Now on Kaiser Health News’ blog, Jordan Rau reports: "Medicare has identified preventable hospital readmissions as a measure of the fragmentation of health care for the elderly, driving up health care costs. A new paper finds younger patients also fail to get needed follow-up care after a hospital stay" (12/8). In addition, Christian Torres reports: "A government report released Wednesday offers the first snapshot of state-by-state health-care spending since the recession, as well as a look at where provisions of the 2010 health law could have their greatest effect" (12/7). Check out what else is on the blog.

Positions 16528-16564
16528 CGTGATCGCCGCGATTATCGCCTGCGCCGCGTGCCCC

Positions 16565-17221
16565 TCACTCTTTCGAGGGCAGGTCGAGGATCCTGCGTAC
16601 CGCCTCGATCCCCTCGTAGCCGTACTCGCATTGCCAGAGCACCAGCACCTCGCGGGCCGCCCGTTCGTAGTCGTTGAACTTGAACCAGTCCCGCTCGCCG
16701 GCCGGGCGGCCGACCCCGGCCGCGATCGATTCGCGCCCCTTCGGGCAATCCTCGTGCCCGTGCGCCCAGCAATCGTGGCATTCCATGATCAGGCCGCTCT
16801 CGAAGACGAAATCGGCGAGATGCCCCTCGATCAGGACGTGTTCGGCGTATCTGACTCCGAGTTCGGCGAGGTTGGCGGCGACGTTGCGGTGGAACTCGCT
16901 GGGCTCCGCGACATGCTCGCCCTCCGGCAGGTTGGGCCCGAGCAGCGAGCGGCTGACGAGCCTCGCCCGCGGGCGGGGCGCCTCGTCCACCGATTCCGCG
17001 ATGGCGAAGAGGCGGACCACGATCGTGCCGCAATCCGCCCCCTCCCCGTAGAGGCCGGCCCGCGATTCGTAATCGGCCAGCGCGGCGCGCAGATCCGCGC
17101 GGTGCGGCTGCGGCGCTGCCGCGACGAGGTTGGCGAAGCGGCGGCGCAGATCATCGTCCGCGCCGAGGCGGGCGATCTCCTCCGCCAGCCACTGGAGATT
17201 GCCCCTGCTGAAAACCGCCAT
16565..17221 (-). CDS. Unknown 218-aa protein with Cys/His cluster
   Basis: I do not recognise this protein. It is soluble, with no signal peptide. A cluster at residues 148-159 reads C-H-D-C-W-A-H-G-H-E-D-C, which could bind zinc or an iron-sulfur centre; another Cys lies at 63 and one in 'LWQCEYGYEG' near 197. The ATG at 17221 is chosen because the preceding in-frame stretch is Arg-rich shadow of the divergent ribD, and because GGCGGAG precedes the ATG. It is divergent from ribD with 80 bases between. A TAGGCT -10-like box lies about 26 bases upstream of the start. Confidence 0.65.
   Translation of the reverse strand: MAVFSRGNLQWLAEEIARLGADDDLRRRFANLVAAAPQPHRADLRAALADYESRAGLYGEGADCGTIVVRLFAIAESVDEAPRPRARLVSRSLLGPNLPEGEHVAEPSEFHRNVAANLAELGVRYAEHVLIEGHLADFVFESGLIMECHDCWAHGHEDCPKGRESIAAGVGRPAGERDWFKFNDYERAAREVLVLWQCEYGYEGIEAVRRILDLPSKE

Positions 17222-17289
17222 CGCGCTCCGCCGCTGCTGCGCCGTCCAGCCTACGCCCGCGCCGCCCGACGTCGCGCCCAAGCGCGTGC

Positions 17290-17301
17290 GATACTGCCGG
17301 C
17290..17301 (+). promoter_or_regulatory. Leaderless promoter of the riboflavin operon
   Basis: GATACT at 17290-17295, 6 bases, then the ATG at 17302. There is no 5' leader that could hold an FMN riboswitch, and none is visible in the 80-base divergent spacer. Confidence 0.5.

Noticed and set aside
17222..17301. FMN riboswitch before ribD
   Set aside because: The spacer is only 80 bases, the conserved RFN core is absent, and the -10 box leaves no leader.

The Associated Press/Washington Post: House Leaders Hope GOP Lawmakers Ready To Back Bill Renewing Payroll Tax Cut, Jobless Benefits
Top House Republicans hope to win rank-and-file GOP support for a measure renewing this year's Social Security payroll tax cut and extending benefits for the long-term unemployed. House GOP lawmakers were meeting privately Thursday to seek agreement on legislation that leaders want to bring to a vote next week. They would also include language heading off a 27 percent cut in Medicare reimbursements to doctors (12/8).
The Associated Press/Washington Post: GOP Faces Uphill Battle On Conservative Policy Issues Dotting Budget Bills